// add basic cors headers for images
  if (corsFileTypes.includes(url.pathname.split('.').pop())) { newHeaders.set('Access-Control-Allow-Origin', '*'); }
  // override browser cache for files when they were found
  if (status === 200) {
    // Force a cache duration of one minute for files with an ending of noCacheFileTypes
    if (noCacheFileTypes.includes(url.pathname.split('.').pop())) {
      newHeaders.set('Cache-Control', "public, max-age=1");
    } else {
      newHeaders.set('Cache-Control', "public, max-age=" + expiration);
    }
  } else {
    // only cache other things for 5 minutes
    newHeaders.set('Cache-Control', 'public, max-age=300');
  }
  // set ETag for efficient caching where possible
  const ETag = newHeaders.get('x-bz-content-sha1') || newHeaders.get('x-bz-info-src_last_modified_millis') || newHeaders.get('x-bz-file-id');
  if (ETag) {
    newHeaders.set('ETag', ETag);
  }
  // remove unnecessary headers
  removeHeaders.forEach(header => { newHeaders.delete(header); });
  return newHeaders;
};

async function fileReq(event) {
  const cache = caches.default; // Cloudflare edge caching
  const url = new URL(event.request.url);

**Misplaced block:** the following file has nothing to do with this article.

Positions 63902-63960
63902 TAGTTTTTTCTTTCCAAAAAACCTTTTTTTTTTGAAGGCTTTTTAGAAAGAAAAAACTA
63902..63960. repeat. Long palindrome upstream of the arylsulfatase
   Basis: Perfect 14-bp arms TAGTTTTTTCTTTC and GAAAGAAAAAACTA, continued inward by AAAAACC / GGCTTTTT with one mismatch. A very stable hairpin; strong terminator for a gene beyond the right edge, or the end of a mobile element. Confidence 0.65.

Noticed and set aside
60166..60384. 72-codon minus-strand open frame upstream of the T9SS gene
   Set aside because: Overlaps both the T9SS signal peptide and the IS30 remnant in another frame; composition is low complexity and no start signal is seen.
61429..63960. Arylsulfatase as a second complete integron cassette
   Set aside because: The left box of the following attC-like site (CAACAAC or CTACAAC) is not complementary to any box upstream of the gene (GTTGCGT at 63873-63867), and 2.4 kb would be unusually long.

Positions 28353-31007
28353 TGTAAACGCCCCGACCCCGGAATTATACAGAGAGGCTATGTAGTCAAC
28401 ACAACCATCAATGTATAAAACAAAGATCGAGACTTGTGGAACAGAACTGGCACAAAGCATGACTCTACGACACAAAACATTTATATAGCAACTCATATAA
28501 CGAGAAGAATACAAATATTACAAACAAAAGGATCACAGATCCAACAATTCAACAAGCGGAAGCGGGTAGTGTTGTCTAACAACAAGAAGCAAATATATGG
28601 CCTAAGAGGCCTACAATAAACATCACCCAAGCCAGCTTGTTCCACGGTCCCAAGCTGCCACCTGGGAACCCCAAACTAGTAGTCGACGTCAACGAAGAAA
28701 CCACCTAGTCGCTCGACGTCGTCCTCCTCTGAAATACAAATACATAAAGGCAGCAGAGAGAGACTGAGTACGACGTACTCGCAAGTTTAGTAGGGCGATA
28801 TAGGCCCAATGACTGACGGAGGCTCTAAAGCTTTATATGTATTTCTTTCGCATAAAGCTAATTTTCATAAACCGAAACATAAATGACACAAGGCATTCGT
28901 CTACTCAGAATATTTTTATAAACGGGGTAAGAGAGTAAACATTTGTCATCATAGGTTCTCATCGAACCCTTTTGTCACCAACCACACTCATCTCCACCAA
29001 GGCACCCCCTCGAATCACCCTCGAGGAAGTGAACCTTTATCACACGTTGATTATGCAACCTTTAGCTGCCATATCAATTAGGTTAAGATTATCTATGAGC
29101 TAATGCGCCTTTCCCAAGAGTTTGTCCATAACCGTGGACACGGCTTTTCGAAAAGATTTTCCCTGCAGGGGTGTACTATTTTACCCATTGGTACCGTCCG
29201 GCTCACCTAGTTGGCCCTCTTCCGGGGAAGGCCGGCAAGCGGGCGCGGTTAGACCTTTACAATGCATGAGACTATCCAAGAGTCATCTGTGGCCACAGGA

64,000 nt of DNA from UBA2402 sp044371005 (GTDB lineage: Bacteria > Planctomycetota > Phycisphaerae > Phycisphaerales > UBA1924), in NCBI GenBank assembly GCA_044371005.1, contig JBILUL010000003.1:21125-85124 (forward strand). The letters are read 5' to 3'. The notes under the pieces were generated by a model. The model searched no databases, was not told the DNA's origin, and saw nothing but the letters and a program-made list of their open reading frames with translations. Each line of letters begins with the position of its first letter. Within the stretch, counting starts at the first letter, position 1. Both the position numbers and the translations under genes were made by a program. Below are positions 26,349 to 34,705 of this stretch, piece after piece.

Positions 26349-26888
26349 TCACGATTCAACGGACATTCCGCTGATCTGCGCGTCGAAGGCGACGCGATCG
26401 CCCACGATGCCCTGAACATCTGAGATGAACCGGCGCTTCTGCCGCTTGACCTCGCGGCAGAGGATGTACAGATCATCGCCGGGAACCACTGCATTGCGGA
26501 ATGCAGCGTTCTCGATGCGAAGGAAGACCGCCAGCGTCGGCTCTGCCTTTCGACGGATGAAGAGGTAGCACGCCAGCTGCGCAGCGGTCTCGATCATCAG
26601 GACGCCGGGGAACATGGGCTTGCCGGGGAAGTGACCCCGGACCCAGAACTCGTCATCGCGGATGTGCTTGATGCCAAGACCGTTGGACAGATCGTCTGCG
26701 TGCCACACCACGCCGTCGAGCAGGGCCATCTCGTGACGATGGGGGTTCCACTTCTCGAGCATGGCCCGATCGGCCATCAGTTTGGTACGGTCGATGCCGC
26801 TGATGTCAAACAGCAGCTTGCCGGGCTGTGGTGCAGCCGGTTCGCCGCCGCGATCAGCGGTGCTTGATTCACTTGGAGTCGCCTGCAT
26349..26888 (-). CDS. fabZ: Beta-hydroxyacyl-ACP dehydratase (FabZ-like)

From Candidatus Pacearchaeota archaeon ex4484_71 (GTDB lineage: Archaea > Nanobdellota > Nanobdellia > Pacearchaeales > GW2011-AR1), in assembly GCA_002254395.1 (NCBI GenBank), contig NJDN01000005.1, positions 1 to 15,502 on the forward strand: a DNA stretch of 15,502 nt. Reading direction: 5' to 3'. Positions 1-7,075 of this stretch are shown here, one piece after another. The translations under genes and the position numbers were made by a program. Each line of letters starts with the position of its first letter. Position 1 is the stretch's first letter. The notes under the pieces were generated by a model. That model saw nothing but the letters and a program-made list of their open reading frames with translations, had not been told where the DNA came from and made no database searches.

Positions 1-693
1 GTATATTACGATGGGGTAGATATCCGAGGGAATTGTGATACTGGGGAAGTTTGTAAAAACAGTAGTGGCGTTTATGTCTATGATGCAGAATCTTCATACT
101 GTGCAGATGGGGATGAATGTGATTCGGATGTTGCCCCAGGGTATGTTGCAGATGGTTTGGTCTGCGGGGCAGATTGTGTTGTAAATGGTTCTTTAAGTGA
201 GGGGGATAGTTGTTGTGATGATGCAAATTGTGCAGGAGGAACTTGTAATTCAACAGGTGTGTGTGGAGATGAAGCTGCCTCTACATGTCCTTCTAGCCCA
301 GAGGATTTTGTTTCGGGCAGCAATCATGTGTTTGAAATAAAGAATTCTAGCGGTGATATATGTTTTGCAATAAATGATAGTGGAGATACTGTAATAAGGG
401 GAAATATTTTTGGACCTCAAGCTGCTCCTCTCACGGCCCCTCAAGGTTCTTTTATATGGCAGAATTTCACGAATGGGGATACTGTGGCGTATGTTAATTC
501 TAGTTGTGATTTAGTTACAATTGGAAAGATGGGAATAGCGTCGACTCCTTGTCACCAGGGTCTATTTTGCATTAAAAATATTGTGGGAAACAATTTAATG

// This adds the /file/<bucket-name> path to the url
  if (url.host === b2Domain && !url.pathname.startsWith(b2UrlPath)) { url.pathname = b2UrlPath + url.pathname; }
  let response = await cache.match(url); // try to find match for this request in the edge cache
  if (response) {
    // use cache found on Cloudflare edge. Set X-Worker-Cache header for helpful debug
    let newHdrs = fixHeaders(url, response.status, response.headers);
    newHdrs.set('X-Worker-Cache', "true");
    return new Response(response.body, {
      status: response.status,
      statusText: response.statusText,
      headers: newHdrs
    });
  }
  // no cache, fetch image, apply Cloudflare lossless compression
  response = await fetch(url, { cf: { polish: "lossless" } });
  let newHdrs = fixHeaders(url, response.status, response.headers);
  response = new Response(response.body, {
    status: response.status,
    statusText: response.statusText,
    headers: newHdrs
  });

  event.waitUntil(cache.put(url, response.clone()));
  return response;
}

This will allow us to use URLs like https://files.your.domain/image.png instead of https://files.your.domain/file/<bucket_name>/image.png, as well as removing some unnecessary headers and force-disabling cache for some file types (I use this for my GPG key).o

Once you're done modifying the b2Domain and b2Bucket, as well as the extensions in noCacheFileTypes, click the “Save and Deploy” button. The name of the worker doesn't matter, but if the default name bothers you, you can change it by clicking the text to the right of the back button. After deploying the worker, go back to the “Workers” tab on the main Cloudflare dashboard and add a route. As with the page rule, the route is something like https://files.your.domain/*. Select the worker you just deployed from the dropdown and that's it! You should now be able to access your files at https://files.your.domain/image.png or alike! 🚀


I hope you enjoyed this post. If you have feedback, just ping me on Twitter or contribute to this website on Github.